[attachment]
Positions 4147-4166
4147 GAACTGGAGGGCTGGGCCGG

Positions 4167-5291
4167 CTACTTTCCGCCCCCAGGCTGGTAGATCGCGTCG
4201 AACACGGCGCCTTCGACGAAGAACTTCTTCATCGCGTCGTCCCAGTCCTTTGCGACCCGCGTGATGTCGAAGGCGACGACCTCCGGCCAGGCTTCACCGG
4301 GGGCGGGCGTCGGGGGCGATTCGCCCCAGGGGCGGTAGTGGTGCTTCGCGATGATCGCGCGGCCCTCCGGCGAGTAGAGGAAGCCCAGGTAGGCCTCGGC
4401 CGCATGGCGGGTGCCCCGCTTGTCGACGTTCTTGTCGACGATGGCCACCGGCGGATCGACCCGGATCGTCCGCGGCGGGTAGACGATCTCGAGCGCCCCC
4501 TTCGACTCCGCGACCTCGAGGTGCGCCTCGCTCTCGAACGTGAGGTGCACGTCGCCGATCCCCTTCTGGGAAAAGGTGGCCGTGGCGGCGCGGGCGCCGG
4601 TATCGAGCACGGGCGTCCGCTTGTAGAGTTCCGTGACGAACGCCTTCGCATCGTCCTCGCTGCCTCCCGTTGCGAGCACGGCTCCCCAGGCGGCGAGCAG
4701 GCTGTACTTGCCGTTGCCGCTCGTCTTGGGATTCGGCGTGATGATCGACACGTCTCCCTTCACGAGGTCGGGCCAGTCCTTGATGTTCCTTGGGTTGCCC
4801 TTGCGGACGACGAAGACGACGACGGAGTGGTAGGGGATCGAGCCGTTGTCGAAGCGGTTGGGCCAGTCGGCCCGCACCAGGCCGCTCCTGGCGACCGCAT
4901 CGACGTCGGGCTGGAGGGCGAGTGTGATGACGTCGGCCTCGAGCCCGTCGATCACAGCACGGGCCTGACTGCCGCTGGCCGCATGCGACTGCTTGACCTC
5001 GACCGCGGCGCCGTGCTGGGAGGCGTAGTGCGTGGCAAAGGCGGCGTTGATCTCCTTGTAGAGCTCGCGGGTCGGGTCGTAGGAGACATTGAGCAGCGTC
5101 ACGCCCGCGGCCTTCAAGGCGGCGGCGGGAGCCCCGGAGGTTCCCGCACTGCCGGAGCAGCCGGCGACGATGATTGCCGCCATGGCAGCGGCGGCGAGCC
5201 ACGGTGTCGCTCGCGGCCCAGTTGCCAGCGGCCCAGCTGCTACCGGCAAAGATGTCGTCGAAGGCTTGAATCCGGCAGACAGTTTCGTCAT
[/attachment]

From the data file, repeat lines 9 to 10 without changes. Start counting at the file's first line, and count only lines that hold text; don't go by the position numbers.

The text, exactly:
4601 TATCGAGCACGGGCGTCCGCTTGTAGAGTTCCGTGACGAACGCCTTCGCATCGTCCTCGCTGCCTCCCGTTGCGAGCACGGCTCCCCAGGCGGCGAGCAG
4701 GCTGTACTTGCCGTTGCCGCTCGTCTTGGGATTCGGCGTGATGATCGACACGTCTCCCTTCACGAGGTCGGGCCAGTCCTTGATGTTCCTTGGGTTGCCC